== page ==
In late October meteorologists from NOAA’s Climate Prediction Center issued their forecast. The bottom line it doesn’t look good for many parts of the country. The problem with this upcoming winter is not simply that it looks colder than normal in the already coldest places, but drought stricken areas such as Texas are looking at a winter with less than normal precipitation. But the silver lining in this forecast is that it could be wrong since forecasting climate can be even more challenging than forecasting weather.
I’ve been forecasting weather for over 42 years (Ok, that’s a complete lie). Weather is organized chaos. One small change in the short term can snowball into something huge a week later. But the planet does at least give us signs of what’s to come. This upcoming winter we’ll have a La Nina pattern in the equatorial waters of the Pacific Ocean. This means colder than normal (just by a few degrees) sea surface temperatures near South America. That seemingly minor temperature difference causes weather patterns around the globe to adjust. Let’s look at what happened in Milwaukee for the last 3 moderate-strong La Nina’s. Stats are for December to March and compare to normal temperatures and snowfall.
2010-2011 Temp: -0.8° Snow: +15.8”
2007-2008 Temp: -0.9° Snow: +52.7”
1999-2000 Temp: +6.0° Snow: -14.3”
As Sesame Street taught us one of these things is not like the other. So we can’t depend strictly on La Nina or El Nino to make a prediction.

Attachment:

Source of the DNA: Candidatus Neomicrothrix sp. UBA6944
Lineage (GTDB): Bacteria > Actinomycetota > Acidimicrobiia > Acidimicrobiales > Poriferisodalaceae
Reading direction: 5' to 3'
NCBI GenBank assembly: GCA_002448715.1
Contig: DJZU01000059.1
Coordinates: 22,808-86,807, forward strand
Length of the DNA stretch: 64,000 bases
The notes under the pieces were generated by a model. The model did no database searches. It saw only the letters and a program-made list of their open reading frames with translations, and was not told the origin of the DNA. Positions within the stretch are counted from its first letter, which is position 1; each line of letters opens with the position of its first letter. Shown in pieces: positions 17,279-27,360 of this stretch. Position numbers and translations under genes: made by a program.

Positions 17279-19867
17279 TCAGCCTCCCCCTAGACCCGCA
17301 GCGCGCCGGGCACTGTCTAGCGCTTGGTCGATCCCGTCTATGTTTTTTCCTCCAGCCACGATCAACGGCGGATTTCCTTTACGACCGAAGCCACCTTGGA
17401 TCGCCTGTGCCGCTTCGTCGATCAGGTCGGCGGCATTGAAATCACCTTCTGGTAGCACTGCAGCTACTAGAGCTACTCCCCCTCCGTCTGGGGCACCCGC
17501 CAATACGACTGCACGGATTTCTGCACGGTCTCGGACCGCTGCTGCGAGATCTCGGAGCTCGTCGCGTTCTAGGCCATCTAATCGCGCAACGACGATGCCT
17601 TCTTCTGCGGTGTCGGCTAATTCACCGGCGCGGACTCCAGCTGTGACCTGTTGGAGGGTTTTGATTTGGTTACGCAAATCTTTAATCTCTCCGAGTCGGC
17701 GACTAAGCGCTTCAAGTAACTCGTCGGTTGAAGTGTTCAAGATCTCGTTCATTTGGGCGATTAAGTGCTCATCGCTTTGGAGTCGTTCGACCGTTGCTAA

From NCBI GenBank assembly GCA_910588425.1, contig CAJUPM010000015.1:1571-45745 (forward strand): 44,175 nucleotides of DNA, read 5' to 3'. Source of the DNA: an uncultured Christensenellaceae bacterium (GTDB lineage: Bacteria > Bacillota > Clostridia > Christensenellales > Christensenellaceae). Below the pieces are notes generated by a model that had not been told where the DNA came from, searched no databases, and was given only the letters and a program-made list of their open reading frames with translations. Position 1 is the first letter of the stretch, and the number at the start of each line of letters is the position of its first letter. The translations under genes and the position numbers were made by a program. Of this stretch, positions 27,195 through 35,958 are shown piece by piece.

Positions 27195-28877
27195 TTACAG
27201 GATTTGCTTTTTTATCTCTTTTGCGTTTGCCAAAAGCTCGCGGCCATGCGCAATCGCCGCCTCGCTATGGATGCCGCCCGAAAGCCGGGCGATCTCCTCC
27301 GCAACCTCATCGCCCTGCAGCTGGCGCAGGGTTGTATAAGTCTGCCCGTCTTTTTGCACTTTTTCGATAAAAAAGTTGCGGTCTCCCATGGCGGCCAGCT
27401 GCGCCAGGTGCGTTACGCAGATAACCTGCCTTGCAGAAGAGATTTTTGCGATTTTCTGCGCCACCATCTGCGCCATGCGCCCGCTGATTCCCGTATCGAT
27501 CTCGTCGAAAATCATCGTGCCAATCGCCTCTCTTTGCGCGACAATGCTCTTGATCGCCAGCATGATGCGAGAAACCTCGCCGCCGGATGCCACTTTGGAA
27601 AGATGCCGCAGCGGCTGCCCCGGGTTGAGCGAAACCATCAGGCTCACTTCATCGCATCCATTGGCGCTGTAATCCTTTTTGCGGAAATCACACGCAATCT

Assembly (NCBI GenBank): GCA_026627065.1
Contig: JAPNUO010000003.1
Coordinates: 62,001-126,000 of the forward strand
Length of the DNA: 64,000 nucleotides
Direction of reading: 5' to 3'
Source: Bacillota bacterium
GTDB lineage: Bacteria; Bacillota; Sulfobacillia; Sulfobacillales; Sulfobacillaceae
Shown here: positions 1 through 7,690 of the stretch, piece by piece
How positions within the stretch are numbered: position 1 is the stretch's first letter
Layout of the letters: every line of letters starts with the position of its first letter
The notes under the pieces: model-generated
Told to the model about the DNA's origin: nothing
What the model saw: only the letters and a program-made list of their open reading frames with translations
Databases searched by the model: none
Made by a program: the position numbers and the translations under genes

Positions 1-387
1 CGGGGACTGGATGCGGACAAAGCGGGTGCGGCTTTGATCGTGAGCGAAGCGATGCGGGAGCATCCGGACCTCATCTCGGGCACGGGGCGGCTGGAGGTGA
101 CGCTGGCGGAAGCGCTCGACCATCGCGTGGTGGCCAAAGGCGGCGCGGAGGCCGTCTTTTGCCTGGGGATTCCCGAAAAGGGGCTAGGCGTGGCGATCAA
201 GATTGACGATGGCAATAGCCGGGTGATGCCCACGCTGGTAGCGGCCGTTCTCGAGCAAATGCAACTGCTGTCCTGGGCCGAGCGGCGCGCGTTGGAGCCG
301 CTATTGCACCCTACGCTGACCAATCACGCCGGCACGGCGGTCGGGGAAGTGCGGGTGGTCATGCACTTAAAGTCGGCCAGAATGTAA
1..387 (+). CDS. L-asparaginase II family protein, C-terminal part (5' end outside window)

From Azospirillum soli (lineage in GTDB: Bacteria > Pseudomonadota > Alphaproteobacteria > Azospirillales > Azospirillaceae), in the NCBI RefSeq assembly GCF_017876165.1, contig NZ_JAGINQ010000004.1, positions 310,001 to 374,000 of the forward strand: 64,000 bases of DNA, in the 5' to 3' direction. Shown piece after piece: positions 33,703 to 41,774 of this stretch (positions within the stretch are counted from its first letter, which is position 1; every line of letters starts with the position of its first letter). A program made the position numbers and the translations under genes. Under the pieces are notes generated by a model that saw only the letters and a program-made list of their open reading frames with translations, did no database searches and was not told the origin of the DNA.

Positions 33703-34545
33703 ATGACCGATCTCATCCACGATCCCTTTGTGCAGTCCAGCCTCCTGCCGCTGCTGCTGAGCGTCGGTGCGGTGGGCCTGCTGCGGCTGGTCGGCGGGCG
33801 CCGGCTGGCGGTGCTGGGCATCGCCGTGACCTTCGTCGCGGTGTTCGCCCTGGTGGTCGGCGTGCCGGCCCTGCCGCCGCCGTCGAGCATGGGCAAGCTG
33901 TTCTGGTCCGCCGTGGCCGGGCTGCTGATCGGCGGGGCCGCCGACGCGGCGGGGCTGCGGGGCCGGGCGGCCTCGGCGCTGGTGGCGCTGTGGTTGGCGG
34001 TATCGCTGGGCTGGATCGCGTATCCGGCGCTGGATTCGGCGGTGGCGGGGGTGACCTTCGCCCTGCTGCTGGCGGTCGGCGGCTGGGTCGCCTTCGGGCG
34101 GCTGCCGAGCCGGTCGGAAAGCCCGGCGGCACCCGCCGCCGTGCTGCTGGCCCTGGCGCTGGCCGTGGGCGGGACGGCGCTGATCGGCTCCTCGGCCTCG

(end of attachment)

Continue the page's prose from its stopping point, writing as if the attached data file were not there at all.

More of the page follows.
(Trying to send away the FOX6 Snowstick who's anxious for this winter)
Other factors come into play and this winter NOAA thinks a “wild card” may trump La Nina. That card is the Arctic Oscillation. The AO is either positive or negative depending on whether high or low pressure sits over the Arctic Circle. When the AO goes negative, cold air from Canada surges south across the Great Lakes and other parts of the U.S. The problem with forecasting the + and – of the AO is strong phases typically last a only a few weeks and are hard to forecast well in advance.
So brace yourself for a long, cold, and snowy winter. While it’s no guarantee and we may luck into a few mild stretches it’s always better to be prepared and not scared. Because odds are Old Man Winter has his sights set on Wisconsin this season.
For a link to NOAA’s winter outlook, click here.